IBM (NYSE:IBM) investors, I've got great news for you: your IBM shares dropped from an all-time-high of over $215 per share in March to less than $185 a share currently!
(Source: Yahoo! Finance)
OK, I sense that you are unhappy about the drop, but you shouldn't be. How can a drop in share price be great news for investors? Let me explain.
A History of Shareholder Friendly Policies
IBM is one of the most shareholder friendly companies on earth with a strong history of share buybacks and dividends. Since 2000, IBM has returned almost $150 billion to shareholders-paying $26 billion in dividends and reducing the outstanding share count by over 35%.
(Source: IBM 2012 Annual Report)
Every 5 years, IBM comes up with a "Roadmap", which is essentially a 5-year plan that guides the company's strategic priorities. In the 2015 Roadmap, IBM is not showing signs of slowing down: the company is currently on track to repurchase $50 billion of shares and pay out $20 billion in dividends by 2015.
How Shareholders Benefit From Depressed Price Levels
The beauty of owning a steady-growth company that is very aggressive about buying back shares is that you will benefit under all market conditions (financial market conditions that is). If shares are expensive, you may realize gains by selling your shares. If shares are depressed, you can just sit back and enjoy the magic of share repurchases. Let's look at the numbers:
(Source: CJMoney.com estimate based on $50 billion in share repurchases and 1.1 billion shares outstanding.)
If IBM repurchases $50 billion of its own shares at an average price of $210 per share, then the company will be able to repurchase 238 million shares, reducing outstanding shares to 862 million - this is our base scenario. Since April, the drop to the $180's level should enable IBM to repurchase an additional 40 million shares, or 17% more shares than the base scenario, with the same $50 billion if an average repurchase price of $180 can be achieved. As a result of this drop, earnings and dividend per share should be boosted by approximately 5%, all else equal.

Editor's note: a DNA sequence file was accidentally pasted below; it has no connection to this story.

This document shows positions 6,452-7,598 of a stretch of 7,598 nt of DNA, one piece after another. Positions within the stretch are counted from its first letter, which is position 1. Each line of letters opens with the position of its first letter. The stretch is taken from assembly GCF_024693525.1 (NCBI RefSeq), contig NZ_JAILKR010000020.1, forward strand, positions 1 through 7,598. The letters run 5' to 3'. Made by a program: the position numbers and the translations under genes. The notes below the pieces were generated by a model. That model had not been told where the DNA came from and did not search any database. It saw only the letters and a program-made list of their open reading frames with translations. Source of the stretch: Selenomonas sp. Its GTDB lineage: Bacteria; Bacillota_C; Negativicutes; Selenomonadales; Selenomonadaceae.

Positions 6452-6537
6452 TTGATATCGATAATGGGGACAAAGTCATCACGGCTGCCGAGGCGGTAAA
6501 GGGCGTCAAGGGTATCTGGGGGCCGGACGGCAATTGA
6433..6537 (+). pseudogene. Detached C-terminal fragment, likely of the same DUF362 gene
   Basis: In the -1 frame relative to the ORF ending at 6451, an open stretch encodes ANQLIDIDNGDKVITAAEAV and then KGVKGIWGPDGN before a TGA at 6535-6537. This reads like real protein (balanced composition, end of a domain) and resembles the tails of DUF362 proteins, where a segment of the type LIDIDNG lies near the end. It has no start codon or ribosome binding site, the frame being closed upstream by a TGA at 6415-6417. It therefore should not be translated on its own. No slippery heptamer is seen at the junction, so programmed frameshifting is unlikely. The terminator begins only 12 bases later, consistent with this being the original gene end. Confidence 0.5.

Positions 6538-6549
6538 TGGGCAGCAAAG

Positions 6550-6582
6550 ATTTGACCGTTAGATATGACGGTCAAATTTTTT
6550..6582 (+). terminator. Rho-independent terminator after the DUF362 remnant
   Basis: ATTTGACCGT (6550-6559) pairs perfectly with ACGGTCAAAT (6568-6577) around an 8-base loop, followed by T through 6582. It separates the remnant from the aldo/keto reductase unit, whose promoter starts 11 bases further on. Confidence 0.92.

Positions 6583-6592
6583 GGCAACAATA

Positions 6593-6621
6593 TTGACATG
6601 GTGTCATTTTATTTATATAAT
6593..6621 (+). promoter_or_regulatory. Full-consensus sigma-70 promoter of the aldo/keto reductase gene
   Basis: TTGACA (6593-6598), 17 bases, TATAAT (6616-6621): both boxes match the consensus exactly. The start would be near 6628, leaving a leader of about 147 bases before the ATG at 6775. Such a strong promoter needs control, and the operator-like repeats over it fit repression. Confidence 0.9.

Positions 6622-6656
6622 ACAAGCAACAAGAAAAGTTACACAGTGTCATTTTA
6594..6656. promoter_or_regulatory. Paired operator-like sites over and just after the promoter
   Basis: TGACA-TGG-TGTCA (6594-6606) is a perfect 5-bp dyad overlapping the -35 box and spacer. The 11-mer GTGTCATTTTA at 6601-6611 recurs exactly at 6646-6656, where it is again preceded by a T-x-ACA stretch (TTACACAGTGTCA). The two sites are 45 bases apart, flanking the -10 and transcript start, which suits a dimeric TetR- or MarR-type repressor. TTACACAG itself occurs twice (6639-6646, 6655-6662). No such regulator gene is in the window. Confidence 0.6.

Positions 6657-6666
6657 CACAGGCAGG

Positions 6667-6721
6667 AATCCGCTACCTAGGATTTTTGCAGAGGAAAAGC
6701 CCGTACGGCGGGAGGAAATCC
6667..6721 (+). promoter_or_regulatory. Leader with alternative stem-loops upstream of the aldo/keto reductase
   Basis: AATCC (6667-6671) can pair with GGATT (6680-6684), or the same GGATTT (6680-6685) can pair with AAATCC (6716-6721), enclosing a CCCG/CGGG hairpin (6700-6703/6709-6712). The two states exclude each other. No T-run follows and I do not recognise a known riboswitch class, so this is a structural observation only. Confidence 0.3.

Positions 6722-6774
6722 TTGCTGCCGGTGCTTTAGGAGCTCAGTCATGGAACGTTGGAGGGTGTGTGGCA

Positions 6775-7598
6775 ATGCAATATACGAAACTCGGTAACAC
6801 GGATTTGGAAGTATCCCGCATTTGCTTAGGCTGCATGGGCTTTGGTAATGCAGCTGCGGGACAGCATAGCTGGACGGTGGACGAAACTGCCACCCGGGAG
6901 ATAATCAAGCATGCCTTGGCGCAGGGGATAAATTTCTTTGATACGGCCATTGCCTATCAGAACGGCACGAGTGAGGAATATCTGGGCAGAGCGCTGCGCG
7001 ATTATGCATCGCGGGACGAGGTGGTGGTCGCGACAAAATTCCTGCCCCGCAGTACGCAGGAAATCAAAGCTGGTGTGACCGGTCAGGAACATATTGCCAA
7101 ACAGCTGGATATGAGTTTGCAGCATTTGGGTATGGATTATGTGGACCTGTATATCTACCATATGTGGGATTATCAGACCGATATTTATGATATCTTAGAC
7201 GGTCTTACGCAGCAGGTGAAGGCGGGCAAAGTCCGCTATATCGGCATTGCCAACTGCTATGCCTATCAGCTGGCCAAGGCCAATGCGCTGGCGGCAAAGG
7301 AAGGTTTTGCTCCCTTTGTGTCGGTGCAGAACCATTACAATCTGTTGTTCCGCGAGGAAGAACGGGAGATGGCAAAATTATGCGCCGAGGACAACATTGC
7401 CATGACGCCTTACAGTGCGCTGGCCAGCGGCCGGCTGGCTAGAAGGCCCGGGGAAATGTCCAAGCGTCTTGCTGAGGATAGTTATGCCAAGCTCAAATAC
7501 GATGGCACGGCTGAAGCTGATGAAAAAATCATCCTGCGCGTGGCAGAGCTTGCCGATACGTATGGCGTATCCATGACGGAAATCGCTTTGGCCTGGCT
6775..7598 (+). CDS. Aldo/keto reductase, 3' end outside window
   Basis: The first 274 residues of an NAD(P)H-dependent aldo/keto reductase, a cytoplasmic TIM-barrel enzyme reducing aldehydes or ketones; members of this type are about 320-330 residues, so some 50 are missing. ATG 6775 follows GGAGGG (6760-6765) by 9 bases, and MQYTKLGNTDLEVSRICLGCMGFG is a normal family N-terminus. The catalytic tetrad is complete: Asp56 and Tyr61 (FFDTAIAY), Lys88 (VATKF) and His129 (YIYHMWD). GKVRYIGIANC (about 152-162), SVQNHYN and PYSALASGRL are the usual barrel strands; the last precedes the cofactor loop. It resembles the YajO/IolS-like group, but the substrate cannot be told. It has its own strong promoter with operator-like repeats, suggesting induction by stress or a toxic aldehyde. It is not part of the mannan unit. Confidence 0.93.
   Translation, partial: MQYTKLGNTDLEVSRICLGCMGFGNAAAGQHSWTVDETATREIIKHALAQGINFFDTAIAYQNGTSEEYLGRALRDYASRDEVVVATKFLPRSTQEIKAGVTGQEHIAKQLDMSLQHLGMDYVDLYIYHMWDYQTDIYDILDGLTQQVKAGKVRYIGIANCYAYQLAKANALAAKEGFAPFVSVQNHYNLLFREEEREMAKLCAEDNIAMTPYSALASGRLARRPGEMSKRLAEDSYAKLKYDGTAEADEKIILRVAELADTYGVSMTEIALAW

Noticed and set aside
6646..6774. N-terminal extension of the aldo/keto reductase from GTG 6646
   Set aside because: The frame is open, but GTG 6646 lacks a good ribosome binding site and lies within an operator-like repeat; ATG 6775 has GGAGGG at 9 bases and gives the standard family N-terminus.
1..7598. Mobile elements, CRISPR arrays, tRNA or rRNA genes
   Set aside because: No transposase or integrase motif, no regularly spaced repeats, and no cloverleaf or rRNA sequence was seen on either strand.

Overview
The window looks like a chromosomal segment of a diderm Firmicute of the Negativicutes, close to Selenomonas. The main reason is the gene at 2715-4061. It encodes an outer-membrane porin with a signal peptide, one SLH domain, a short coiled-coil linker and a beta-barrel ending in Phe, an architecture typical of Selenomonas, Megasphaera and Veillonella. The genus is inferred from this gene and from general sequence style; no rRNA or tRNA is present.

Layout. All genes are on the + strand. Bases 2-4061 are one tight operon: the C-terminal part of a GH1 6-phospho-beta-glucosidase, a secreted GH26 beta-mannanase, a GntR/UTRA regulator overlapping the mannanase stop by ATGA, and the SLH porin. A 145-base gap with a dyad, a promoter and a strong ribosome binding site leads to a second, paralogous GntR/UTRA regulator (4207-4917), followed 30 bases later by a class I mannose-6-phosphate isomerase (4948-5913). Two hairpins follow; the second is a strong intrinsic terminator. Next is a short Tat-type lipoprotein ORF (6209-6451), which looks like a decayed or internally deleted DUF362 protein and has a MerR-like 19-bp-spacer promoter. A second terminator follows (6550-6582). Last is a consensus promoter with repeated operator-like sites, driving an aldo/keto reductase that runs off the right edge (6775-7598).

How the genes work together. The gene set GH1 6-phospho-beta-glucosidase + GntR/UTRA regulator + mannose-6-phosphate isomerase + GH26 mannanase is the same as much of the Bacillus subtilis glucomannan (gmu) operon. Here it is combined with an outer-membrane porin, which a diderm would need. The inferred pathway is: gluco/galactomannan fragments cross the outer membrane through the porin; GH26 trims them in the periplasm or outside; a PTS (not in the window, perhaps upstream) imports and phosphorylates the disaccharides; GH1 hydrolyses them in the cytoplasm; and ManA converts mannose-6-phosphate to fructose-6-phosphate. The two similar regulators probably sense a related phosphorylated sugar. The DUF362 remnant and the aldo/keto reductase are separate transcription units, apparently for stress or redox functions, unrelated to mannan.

How Long Will It Take For Shareholders to See the Benefits?
Now, the question is how long will it take investors to see the additional 5% boost in earnings and dividends per share.
Since 2003, IBM has diverted an average of 77% of free cash flow towards share repurchases. Modeling a 5% increase in free cash flow per year (which is the average increase in FCF since 2003) and 77% of free cash flow used towards share repurchases, IBM should able to retire $50 billion worth of shares in a little less than 4 years.
Given a $30 price drop (from $210 to $180) in IBM shares and assuming historical growth of 5% in free cash flow, investors can expect to see a not-insignificant 5% boost in earnings and dividends per share in a little less than 4 years. If share price drops more, the benefits will be greater. The converse is also true: advancing IBM shares will negatively impact the benefits of IBM's share repurchases.
So, IBM investors, cheer up, the drop in IBM share price should be great news to you. Remember the wise words of Benjamin Graham: the Market is there to serve you, not instruct you.
Disclosure: I am long IBM. I wrote this article myself, and it expresses my own opinions. I am not receiving compensation for it (other than from Seeking Alpha). I have no business relationship with any company whose stock is mentioned in this article.